With the pandemic, we desperately want to see the future.
How long will these social distancing and lockdown mandates last?
When can I go back to work?
How many people will get sick and/or die?
Will the economy rebound and if so, when?
The fact that we currently have no certain answers for these is driving us crazy!
Humans want to be able to know what’s coming. It gives us the feeling of certainty and a sense of control. Our ancient brains love the feeling of knowing the future because the opposite - uncertainty - is scary, slows us down, and makes us feel vulnerable.
Each time we see or hear the opinion of a pundit or expert about what will happen next in this pandemic, we are inclined to believe it because it gives us that feeling of certainty. The primitive animal brain doesn’t care if what we feel certain about is true, it just wants us to feel that it is so we can make decisions faster and stay safe.
This makes us prone to believe false information, and there is never a shortage of that. People and organizations that get paid for your attention (clicks and eyeballs) will tell you what they think will happen next because they know we will tune in. And we will because we want to feel like we know what will happen. Even if there is little or any evidence to support the prediction, we latch onto it and set our emotions to it.
Unless you or someone you know has personally contracted the virus, everything you “know” about it is the result of a) information you received from one or more sources and, b) whether you believe that information to be true.
What information do you choose to believe? What sources of information do you deem credible? Some powerful cognitive biases can influence those decisions.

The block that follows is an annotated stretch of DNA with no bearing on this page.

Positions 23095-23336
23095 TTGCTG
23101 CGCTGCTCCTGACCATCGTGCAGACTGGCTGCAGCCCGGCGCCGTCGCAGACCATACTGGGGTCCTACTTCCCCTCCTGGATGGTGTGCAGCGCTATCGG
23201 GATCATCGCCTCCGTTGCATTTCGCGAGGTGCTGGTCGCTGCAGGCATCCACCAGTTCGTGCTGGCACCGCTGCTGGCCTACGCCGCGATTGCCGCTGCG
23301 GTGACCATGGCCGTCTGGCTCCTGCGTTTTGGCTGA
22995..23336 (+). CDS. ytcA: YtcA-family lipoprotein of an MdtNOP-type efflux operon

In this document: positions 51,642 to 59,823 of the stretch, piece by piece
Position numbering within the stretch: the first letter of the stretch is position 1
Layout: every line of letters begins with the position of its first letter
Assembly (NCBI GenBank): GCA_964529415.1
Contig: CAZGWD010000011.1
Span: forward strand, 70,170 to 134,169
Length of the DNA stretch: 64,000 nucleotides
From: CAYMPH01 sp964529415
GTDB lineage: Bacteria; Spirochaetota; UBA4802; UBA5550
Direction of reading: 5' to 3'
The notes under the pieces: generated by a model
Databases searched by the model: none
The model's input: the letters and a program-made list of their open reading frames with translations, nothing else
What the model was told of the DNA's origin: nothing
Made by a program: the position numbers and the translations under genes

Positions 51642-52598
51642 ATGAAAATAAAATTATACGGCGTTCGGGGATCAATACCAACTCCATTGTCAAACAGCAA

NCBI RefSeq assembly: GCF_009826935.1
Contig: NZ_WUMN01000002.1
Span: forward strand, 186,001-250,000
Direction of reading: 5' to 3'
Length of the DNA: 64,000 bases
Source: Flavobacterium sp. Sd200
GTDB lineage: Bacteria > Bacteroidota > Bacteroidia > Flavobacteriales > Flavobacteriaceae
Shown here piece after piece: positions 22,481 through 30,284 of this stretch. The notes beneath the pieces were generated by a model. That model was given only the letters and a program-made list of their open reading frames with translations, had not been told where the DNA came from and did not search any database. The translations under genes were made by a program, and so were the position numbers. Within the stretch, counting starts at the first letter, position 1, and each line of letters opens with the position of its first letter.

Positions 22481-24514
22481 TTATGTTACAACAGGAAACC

Confirmation bias is increasingly prevalent in the age of social media and 24/7 information, especially when there is a hot current issue like an election or health crisis. This bias is demonstrated when we consume only information that supports what we already believe and ignore information that contradicts it.
Today we have more control over which information we consume than ever, often making those choices quickly and without conscious consideration. If you believe the coronavirus threat is overblown by the media and causing unwarranted hysteria, you will look for websites and articles that support that opinion. Likewise, if you believe things are much worse than the government and media are telling us, you tend to look for articles and stories that support that view.
Our brains are configured to pay more attention to negative information than positive. Studies show that brain activity is higher when we think negative thoughts compared to positive thoughts. From an ancient brain perspective it makes sense - focusing on the negative helps us know what to avoid to stay safe.
When it comes to the news, negative stories get more readers and viewers than positive ones, which is why they are more prevalent. Look at any of the popular free news websites (CNN, Fox News, MSNBC, etc.) and see how many stories are about somebody “slamming” or “blasting” or “unloading on” somebody else. Or about the terrible things that will happen if a particular candidate gets elected. And of course, stories about tragedies and malfeasance get top billing as well. Those are what we read, watch ,and click on.